But much of the evening’s energy emanated from the small, neat, bearded figure of Kirill Petrenko, the orchestra’s Chief Conductor from 2019. There’s a constant back-and-forth in his conducting between standing back, maintaining the energy with the tiniest quiver of a wrist, and stepping forward eagerly to propel the musical narrative in a new direction. In the second Strauss tone-poem Tod und Verklärung (Death and Transfiguration), the most memorable moment was the turn from the death-rattle music of the opening to the first stirrings of memory and regret, which Petrenko handled with surpassing subtlety.
However the evening’s real event, in terms of making something familiar seem new and mysterious, was the performance of Beethoven’s Seventh Symphony in the Prom’s second half. Petrenko hasn’t bought into the driving motoric tempi and clipped phrasing of the “period performance” brigade; on the contrary, this was a performance full of revealing and often startling tempo flexibility. Sometimes – as in the oboe’s rendition of the first movement melody - this had a relaxed spacious quality that reminded one of the Philharmonic’s previous principal conductor Wilhelm Furtwängler. At other times it seemed new-minted, as in the Finale, where the melody with the off-beat accents was in a distinctly different tempo – but without compromising the integrity of the overall tempo, a seemingly impossible feat.
The Allegretto passed by with mysterious glassy smoothness, the ends of phrases dropping away to nothing, though most astonishing was the whirlwind energy of the Finale. If this is “the apotheosis of the dance” as Wagner called it, then here it was a dance of winds and tempests rather than bodies. The effect of all this was to defamiliarize Beethoven’s all-too-familiar masterwork, in a way that magnified rather than diminishing its overwhelming power. IH
BBC PROMS 2018, Berlin Phil/Petrenko, Royal Albert Hall & Radio 3 ★★★★☆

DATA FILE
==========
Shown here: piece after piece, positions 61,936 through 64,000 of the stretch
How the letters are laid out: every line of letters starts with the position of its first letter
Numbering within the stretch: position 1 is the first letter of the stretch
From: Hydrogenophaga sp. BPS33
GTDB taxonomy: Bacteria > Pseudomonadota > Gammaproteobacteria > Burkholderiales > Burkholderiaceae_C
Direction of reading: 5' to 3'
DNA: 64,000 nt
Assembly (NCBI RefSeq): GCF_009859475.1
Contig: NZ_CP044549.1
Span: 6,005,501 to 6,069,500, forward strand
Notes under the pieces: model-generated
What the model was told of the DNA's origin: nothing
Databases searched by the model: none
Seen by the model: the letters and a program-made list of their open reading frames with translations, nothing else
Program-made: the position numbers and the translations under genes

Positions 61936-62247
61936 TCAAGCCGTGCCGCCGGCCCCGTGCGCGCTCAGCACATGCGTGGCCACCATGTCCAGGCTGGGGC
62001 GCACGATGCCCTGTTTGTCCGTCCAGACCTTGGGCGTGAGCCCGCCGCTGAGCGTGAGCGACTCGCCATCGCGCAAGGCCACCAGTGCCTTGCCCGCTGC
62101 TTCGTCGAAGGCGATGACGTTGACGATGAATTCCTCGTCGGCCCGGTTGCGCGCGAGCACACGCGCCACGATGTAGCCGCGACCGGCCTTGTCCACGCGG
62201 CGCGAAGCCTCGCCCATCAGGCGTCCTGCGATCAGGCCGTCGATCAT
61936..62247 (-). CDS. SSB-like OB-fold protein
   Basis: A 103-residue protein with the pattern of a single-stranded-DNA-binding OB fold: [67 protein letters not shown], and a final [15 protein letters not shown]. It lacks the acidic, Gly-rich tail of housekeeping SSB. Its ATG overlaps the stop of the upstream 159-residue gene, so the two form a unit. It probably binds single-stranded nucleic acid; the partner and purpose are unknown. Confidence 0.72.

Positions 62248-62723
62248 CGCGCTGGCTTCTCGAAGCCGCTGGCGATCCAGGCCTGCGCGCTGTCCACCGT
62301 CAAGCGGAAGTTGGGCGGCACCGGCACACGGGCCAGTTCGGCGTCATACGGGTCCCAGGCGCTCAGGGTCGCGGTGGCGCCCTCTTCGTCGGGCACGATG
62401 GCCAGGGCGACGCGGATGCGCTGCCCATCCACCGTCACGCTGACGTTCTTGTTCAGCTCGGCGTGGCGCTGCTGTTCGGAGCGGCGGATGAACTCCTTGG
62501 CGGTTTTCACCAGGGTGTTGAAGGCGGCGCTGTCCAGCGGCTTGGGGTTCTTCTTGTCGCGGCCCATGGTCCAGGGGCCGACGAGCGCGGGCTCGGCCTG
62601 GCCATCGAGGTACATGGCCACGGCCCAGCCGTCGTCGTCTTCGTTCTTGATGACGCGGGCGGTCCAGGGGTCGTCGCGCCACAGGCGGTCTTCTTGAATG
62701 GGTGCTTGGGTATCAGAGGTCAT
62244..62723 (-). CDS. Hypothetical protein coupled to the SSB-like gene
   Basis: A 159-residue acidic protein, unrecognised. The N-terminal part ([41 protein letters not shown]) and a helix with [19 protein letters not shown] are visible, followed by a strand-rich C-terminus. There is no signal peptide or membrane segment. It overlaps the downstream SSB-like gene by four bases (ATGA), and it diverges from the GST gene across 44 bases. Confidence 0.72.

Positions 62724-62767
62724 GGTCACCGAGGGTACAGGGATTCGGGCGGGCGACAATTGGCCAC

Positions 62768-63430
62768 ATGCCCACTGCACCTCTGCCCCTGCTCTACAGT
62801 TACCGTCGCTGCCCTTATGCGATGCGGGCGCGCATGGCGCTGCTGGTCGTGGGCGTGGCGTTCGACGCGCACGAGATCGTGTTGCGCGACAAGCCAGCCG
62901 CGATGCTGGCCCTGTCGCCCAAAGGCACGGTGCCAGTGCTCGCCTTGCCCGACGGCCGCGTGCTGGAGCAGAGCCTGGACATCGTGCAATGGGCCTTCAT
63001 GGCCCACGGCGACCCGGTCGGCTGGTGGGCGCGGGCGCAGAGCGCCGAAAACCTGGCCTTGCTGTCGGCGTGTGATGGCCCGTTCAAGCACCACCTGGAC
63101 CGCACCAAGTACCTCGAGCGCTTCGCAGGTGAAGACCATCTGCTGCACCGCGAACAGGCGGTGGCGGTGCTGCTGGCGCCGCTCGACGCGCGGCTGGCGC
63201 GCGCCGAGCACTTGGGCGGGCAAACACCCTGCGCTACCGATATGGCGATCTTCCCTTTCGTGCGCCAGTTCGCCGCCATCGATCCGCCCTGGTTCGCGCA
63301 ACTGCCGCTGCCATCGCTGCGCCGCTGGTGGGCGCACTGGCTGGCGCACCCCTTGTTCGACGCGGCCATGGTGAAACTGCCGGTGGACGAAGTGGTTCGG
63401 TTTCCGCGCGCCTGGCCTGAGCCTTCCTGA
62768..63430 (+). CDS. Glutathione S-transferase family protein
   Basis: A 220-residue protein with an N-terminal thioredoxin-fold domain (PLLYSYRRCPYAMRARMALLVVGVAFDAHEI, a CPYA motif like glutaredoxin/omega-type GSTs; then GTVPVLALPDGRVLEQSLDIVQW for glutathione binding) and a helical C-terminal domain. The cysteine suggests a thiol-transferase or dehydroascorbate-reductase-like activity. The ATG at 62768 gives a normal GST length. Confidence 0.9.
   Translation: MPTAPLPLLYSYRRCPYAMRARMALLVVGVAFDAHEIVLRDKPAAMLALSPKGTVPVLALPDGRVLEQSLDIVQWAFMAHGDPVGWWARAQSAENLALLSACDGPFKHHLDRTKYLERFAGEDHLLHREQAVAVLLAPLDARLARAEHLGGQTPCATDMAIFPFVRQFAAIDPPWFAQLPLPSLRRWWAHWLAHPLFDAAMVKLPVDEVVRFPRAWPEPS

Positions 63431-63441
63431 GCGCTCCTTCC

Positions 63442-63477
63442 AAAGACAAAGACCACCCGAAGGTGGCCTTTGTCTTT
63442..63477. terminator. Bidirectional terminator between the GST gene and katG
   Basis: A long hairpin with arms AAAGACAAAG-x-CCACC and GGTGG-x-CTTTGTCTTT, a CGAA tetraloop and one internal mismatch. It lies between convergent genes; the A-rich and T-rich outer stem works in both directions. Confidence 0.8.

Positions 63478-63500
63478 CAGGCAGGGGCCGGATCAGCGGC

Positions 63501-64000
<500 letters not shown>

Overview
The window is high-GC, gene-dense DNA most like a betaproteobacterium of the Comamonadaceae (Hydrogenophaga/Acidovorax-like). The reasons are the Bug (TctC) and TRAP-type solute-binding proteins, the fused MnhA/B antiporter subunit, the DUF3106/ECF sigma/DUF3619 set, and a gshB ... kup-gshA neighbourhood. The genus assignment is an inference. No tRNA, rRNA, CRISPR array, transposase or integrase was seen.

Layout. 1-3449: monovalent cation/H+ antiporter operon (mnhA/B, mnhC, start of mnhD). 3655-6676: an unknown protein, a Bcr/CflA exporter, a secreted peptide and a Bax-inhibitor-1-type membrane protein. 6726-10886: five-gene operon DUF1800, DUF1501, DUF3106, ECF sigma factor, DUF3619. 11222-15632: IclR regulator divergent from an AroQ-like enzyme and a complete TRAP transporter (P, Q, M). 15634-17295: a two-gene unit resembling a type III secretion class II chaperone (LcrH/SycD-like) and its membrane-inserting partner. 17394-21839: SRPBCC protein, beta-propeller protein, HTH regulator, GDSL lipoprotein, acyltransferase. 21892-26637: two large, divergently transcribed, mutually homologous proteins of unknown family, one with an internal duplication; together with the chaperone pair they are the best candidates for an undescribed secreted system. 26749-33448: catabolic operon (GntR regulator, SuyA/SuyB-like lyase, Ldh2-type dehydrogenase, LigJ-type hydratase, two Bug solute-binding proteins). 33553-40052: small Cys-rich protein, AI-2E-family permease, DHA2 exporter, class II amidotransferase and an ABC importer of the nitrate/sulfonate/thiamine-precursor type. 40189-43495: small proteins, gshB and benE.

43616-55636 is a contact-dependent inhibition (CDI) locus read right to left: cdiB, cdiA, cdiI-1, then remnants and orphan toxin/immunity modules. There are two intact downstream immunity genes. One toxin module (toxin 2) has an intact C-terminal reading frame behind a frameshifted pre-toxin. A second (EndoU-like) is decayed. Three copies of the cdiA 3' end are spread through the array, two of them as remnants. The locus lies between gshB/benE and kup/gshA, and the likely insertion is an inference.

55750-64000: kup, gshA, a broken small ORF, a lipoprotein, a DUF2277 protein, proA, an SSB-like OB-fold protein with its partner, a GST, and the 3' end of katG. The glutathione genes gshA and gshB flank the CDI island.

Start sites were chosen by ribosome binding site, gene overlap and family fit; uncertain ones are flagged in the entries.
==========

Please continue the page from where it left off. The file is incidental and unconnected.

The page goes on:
A Prom from the Berlin Philharmonic will always be a hot ticket, but there was a particular reason for the electric tingle in the hall on Saturday night. It marked the Proms debut for Kirill Petrenko, the man who next season takes over from Simon Rattle as the orchestra’s Chief Conductor. He’s rarely been seen in this country, hardly ever gives interviews, and is famously publicity-shy.
As this Prom demonstrated, Petrenko may be in some ways be timid, darting on and off the stage with a smiling, self-obliterating nerviness, but his presence on the podium is every bit as riveting as his famous predecessor’s. His movements are so elegant that he seems to be dancing the music as much as conducting it, but he gives the players space to breathe too, reducing his hand movements to a mere tremor – until the moment when without warning he seems to reach into the orchestral sound to pull out a telling detail, or raises his arms high to encourage the flutes to float like foam on a breaker. With Petrenko, every graceful gesture is also strictly functional.
All this makes him a natural ballet conductor, and the opening piece, the fanfare and “Poème Dansé” La Péri by Paul Dukas – a contemporary of Claude Debussy – had a seductive swaying energy, and needlepoint delicacy, exactly right for the ballet’s slender tale of a surpassingly beautiful female deity from Persian mythology. The way the final chord thinned magically at Petrenko’s gesture, leaving just the massed brass hanging in the air, so rounded and soft it sounded like the Albert Hall organ, was worth the price of the ticket in itself.